The Taiwanese group yesterday unveiled a series of devices in Barcelona including the ChaCha and the Samba, phones that the company said were built "entirely to be social". While not officially "Facebook phones", the companies have worked closely to develop the devices.
Henri Moissinac, head of mobile business for Facebook, said after working with HTC on integrating Facebook in its phones for several years, these devices "are the next stage".
Tim Shepherd, an analyst at Canalys, said: "Facebook feeds the phones – if you are a regular user, they are pretty compelling." He added: "Facebook sees its growth in mobile. It is where a lot of their bets are placed."
The devices have a dedicated Facebook button, whose function changes depending on what the user is doing, including "checking in" to the group's location-based service Facebook Places and uploading content directly to their profiles.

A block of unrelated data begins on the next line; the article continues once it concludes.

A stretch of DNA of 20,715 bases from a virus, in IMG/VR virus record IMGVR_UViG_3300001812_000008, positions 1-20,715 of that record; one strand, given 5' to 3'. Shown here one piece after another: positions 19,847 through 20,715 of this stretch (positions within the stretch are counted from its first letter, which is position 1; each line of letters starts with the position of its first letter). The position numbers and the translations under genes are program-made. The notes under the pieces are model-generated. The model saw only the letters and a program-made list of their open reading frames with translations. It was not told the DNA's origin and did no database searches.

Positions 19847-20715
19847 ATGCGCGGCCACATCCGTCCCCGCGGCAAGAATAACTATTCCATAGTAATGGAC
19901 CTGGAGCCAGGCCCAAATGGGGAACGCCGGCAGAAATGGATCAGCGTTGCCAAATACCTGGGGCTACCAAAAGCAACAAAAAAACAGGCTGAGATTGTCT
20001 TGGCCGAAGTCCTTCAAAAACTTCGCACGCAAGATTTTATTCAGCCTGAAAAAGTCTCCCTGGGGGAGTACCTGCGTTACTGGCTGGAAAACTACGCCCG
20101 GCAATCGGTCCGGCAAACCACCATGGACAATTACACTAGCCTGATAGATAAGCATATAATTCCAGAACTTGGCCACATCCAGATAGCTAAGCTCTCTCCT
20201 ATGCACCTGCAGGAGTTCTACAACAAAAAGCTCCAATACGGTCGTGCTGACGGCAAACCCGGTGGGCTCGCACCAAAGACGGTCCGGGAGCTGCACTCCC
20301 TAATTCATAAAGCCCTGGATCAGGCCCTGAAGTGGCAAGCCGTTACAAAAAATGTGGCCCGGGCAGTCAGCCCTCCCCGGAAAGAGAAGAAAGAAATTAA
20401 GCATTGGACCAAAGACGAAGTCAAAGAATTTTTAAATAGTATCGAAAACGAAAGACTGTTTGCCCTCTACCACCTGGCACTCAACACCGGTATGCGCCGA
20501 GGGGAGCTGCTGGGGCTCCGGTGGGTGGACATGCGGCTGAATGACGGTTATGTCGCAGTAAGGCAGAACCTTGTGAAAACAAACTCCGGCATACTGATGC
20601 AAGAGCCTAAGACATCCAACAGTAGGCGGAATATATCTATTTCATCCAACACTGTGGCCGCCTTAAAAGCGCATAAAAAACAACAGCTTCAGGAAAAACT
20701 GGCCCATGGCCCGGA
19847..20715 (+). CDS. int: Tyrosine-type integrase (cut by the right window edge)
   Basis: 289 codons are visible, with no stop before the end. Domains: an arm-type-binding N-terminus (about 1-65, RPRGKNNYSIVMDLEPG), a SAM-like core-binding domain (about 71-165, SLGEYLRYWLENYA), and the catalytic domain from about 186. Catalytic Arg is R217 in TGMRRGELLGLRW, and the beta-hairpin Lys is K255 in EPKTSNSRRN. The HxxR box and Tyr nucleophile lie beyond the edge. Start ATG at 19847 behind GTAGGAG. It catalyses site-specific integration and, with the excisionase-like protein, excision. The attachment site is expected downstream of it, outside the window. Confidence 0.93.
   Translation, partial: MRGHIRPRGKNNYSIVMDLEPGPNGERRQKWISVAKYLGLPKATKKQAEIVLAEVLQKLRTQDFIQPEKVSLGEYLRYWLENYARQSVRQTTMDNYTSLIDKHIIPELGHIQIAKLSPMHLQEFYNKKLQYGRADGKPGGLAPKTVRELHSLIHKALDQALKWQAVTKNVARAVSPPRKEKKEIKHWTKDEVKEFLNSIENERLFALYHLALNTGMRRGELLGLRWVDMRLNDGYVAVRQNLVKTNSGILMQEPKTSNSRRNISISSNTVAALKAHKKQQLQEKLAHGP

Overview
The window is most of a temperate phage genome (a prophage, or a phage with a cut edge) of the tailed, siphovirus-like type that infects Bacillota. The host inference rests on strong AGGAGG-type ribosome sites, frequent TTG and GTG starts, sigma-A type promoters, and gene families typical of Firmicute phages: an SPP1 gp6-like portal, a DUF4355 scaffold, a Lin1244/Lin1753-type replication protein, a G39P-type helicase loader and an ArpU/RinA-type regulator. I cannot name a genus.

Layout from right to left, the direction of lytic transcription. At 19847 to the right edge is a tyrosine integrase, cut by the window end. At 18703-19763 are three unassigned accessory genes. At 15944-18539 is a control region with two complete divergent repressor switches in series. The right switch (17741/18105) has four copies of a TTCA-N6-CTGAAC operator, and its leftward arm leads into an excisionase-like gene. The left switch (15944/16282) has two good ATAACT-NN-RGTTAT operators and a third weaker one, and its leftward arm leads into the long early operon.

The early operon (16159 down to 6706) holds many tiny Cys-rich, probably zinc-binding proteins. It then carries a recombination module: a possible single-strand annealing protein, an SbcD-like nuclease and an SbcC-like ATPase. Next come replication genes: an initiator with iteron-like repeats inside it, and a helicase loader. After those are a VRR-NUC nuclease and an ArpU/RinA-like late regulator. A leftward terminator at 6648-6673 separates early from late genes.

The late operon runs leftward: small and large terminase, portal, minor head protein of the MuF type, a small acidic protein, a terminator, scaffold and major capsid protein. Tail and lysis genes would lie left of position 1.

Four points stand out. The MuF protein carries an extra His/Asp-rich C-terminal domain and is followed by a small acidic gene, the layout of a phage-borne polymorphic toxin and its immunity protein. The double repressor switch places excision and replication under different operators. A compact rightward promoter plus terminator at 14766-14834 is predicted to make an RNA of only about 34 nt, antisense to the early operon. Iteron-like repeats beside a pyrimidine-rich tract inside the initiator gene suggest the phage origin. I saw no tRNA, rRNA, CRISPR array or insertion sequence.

Peter Chou, the chief executive of HTC Corporation, said: "With more than 500 million active users worldwide, Facebook has become synonymous with the social web and we wanted to create the ultimate socially connected phones with mass market appeal."
Nick Dillon, an analyst at Ovum, said the phones had "raised the bar in terms of mobile implementations of Facebook". He said the easy access to Facebook Messaging and Chat "could threaten the hegemony of RIM's wildly popular BlackBerry Messenger in the minds of teens".
The phones run the Google-developed Android operating system and when users dial the screen will show friends' latest status and photos. They will be released in the major European and Asian markets shortly after April.
Mr Dillon added: "It's hard to imagine Google being overly happy that HTC is using its Android platform to provide an improved experience and greater access to arguably its biggest rival."Reuse content